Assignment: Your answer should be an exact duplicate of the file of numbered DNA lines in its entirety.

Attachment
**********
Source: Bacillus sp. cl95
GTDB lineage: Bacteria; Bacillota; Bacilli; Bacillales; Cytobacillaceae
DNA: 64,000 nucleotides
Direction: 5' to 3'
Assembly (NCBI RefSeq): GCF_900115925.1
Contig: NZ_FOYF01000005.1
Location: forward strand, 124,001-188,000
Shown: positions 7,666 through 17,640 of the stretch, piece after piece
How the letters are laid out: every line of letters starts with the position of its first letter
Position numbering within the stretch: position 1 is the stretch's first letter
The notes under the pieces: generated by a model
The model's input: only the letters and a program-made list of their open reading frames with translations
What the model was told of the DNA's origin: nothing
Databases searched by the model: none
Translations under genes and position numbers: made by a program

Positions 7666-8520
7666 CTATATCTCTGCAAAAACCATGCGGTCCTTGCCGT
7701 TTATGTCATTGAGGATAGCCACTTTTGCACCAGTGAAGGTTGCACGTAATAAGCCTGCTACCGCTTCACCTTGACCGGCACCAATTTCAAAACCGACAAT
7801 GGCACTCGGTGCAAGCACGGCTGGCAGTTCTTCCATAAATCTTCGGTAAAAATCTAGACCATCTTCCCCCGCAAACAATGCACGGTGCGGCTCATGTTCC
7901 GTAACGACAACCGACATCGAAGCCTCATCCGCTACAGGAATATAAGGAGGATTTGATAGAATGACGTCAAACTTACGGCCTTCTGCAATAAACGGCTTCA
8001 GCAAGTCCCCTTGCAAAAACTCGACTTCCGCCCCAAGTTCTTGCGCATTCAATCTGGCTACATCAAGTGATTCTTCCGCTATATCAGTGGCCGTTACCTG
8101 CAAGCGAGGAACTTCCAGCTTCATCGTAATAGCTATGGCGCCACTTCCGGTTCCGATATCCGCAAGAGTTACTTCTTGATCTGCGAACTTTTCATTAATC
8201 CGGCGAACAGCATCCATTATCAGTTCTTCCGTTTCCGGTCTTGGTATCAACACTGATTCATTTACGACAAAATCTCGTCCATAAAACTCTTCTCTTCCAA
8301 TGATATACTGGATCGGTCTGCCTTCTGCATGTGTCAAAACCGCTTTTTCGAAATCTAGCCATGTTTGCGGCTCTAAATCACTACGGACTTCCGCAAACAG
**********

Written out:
Source: Bacillus sp. cl95
GTDB lineage: Bacteria; Bacillota; Bacilli; Bacillales; Cytobacillaceae
DNA: 64,000 nucleotides
Direction: 5' to 3'
Assembly (NCBI RefSeq): GCF_900115925.1
Contig: NZ_FOYF01000005.1
Location: forward strand, 124,001-188,000
Shown: positions 7,666 through 17,640 of the stretch, piece after piece
How the letters are laid out: every line of letters starts with the position of its first letter
Position numbering within the stretch: position 1 is the stretch's first letter
The notes under the pieces: generated by a model
The model's input: only the letters and a program-made list of their open reading frames with translations
What the model was told of the DNA's origin: nothing
Databases searched by the model: none
Translations under genes and position numbers: made by a program

Positions 7666-8520
7666 CTATATCTCTGCAAAAACCATGCGGTCCTTGCCGT
7701 TTATGTCATTGAGGATAGCCACTTTTGCACCAGTGAAGGTTGCACGTAATAAGCCTGCTACCGCTTCACCTTGACCGGCACCAATTTCAAAACCGACAAT
7801 GGCACTCGGTGCAAGCACGGCTGGCAGTTCTTCCATAAATCTTCGGTAAAAATCTAGACCATCTTCCCCCGCAAACAATGCACGGTGCGGCTCATGTTCC
7901 GTAACGACAACCGACATCGAAGCCTCATCCGCTACAGGAATATAAGGAGGATTTGATAGAATGACGTCAAACTTACGGCCTTCTGCAATAAACGGCTTCA
8001 GCAAGTCCCCTTGCAAAAACTCGACTTCCGCCCCAAGTTCTTGCGCATTCAATCTGGCTACATCAAGTGATTCTTCCGCTATATCAGTGGCCGTTACCTG
8101 CAAGCGAGGAACTTCCAGCTTCATCGTAATAGCTATGGCGCCACTTCCGGTTCCGATATCCGCAAGAGTTACTTCTTGATCTGCGAACTTTTCATTAATC
8201 CGGCGAACAGCATCCATTATCAGTTCTTCCGTTTCCGGTCTTGGTATCAACACTGATTCATTTACGACAAAATCTCGTCCATAAAACTCTTCTCTTCCAA
8301 TGATATACTGGATCGGTCTGCCTTCTGCATGTGTCAAAACCGCTTTTTCGAAATCTAGCCATGTTTGCGGCTCTAAATCACTACGGACTTCCGCAAACAG